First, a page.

According to the BGH, anyone who only bought their vehicle after the emissions scandal became known should have little chance of claiming damages. A lawyer explains what the chances are.
Diesel plaintiffs, who only bought their car after the exhaust gas scandal broke out, will find it difficult to get compensation from VW anyway. This became apparent on Tuesday in a hearing at the Federal Court of Justice (BGH) in Karlsruhe.
Volkswagen could possibly have done more to clarify, said the presiding judge Stephan Seiters. In view of the announcements of the group on September 22, 2015 and the extensive media coverage that followed, the Senate does not seem to assume that buyers could have been completely unsuspecting. In the second negotiated question, whether successful plaintiffs can also receive interest from VW in addition to compensation, things look bad for diesel owners.
Both judgments (Az. VI ZR 397/19 and others) should no longer be announced on Tuesday, but at short notice, as Seiters said. At first it was not clear when exactly. For Thursday, the Senate has already announced the verdict in two other diesel cases.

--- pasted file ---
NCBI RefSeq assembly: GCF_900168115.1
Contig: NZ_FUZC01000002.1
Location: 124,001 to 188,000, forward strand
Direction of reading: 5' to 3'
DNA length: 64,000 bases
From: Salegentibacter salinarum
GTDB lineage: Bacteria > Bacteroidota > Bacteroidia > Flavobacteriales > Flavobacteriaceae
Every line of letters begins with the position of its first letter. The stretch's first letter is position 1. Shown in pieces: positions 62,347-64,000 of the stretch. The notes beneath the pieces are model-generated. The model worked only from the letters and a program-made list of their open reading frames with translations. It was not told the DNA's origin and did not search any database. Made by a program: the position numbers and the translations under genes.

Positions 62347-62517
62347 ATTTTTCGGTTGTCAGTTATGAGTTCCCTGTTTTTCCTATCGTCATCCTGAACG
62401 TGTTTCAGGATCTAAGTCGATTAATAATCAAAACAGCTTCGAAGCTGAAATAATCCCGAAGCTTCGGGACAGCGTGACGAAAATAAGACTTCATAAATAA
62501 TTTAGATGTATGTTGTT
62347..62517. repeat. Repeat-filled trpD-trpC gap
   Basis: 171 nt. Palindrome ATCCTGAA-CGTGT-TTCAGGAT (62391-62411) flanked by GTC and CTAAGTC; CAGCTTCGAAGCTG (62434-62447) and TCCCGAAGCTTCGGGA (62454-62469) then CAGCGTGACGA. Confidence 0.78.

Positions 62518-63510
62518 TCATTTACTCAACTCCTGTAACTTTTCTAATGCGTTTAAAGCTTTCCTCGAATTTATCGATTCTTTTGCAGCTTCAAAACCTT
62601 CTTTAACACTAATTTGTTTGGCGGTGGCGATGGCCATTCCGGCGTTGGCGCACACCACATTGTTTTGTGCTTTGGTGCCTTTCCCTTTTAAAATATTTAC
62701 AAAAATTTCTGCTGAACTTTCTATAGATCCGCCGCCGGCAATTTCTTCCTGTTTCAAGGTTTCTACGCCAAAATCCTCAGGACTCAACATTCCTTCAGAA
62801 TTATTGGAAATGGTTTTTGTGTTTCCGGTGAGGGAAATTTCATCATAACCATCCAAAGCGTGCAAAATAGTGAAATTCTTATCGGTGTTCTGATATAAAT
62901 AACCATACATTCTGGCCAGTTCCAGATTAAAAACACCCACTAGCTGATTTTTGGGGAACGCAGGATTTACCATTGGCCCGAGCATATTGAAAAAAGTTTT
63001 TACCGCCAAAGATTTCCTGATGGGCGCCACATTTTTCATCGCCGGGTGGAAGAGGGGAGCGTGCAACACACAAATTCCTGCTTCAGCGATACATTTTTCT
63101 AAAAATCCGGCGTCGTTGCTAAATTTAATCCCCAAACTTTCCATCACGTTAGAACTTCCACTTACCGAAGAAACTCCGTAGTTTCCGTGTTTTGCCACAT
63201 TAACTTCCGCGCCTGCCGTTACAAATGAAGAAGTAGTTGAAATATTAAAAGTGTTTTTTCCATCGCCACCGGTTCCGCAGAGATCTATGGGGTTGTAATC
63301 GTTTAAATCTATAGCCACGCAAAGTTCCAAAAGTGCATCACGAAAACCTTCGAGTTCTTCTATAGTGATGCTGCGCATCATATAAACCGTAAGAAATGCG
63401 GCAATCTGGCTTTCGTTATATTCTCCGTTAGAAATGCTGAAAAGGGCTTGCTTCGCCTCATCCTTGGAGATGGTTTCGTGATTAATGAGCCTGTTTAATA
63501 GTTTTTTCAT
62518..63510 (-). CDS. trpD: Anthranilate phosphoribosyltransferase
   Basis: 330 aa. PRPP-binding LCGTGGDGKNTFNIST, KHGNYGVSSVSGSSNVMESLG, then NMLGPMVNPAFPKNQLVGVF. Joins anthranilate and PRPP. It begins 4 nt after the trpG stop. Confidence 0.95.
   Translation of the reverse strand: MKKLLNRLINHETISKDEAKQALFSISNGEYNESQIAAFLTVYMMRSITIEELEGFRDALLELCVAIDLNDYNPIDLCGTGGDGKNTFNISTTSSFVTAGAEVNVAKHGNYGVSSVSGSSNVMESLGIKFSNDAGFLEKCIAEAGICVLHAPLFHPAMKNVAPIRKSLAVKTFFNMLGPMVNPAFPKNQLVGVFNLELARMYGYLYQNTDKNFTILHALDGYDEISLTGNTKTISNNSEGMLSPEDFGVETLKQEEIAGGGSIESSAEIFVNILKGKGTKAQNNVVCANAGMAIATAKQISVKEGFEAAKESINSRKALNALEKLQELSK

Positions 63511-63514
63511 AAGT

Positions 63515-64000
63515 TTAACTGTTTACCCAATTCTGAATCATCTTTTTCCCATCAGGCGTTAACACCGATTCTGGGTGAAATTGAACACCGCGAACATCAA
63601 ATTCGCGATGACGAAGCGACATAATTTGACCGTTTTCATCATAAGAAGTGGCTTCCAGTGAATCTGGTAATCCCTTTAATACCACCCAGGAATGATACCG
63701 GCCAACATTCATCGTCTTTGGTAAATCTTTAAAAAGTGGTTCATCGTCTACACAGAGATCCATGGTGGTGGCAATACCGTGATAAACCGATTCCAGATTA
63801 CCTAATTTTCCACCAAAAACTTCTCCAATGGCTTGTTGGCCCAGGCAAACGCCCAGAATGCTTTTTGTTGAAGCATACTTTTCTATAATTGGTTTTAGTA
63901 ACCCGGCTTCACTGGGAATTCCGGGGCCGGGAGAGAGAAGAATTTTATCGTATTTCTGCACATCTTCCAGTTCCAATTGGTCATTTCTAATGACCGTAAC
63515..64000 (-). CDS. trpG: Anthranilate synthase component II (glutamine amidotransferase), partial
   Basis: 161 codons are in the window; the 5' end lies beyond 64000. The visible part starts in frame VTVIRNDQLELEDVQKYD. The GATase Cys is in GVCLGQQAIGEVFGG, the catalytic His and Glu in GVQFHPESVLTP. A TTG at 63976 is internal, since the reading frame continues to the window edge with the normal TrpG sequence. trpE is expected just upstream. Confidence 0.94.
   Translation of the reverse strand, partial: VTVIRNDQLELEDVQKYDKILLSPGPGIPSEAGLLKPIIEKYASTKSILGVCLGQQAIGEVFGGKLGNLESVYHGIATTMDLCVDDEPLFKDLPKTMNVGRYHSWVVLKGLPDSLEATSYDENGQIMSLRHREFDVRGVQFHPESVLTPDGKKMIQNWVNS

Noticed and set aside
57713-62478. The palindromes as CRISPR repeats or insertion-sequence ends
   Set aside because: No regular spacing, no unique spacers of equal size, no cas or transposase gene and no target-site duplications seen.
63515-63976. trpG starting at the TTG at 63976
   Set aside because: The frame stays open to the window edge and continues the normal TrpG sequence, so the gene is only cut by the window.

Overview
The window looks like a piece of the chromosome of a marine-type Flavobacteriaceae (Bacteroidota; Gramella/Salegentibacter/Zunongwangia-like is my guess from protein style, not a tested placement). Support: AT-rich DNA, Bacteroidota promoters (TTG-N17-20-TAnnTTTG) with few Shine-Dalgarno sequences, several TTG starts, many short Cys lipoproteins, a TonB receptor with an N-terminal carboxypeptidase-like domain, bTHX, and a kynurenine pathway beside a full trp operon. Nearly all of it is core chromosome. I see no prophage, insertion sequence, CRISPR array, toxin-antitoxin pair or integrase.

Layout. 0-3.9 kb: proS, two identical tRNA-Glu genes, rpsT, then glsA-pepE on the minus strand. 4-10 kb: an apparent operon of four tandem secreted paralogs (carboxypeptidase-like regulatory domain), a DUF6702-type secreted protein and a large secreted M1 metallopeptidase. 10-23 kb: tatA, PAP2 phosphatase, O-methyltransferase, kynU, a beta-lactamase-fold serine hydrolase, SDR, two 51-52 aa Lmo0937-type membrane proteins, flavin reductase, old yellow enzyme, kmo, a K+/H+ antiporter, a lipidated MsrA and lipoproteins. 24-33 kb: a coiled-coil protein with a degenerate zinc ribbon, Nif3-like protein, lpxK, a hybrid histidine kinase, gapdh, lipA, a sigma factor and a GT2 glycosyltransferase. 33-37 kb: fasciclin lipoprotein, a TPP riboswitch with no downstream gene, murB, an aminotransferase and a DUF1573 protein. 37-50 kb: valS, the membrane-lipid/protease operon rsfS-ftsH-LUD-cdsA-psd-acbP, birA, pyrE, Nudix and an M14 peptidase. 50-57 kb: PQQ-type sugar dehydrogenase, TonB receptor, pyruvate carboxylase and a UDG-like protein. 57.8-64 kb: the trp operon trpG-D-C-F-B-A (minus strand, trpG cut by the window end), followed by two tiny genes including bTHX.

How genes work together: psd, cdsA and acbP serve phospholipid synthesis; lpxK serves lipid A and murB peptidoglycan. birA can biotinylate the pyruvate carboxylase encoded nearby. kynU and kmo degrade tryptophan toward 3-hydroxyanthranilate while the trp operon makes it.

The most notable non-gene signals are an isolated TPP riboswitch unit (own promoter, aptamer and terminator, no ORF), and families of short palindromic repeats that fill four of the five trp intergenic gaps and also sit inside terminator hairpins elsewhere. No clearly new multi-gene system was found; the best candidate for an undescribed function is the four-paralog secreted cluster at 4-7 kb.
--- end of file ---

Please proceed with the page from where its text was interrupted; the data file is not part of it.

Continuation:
A VW spokeswoman said that the group was still striving to “end the many proceedings that were comparable to the basic judgment in agreement with the plaintiffs”. One wants to “relieve the judiciary as soon as possible”.
Rescue by the ECJ?
From the point of view of some lawyers, however, there might still be a possibility of enforcing claims for compensation. “At the end of April, the General Advocate of the European Court of Justice (ECJ) announced in a final motion that all vehicle functions are considered illegal shutdown devices if they lead to higher exhaust emissions in real operation than on the test bench,” commented the lawyer Claus Goldenstein from the Goldenstein & law firm. Partner who was responsible for the first BGH judgment in the VW diesel scandal in May 2020 and represents a total of more than 21,000 clients in the matter.
Goldenstein emphasized on Tuesday that numerous tests had shown that the manipulated VW diesel vehicles were only actually clean at certain temperatures after the mandatory software update had been carried out. A disconnection device is also integrated as part of the VW software update. However, this so-called thermal window differs from the manipulation software originally used and has so far not been considered illegal – but this is likely to change soon, the lawyer believes.
It can be assumed that the judges of the European Court of Justice will follow the legal opinion of the Advocate General in their early judgment. Then the newly used defeat device from VW would also be declared illegal and affected owners of VW vehicles could enforce their rights even though they only bought their car in 2016 or even later.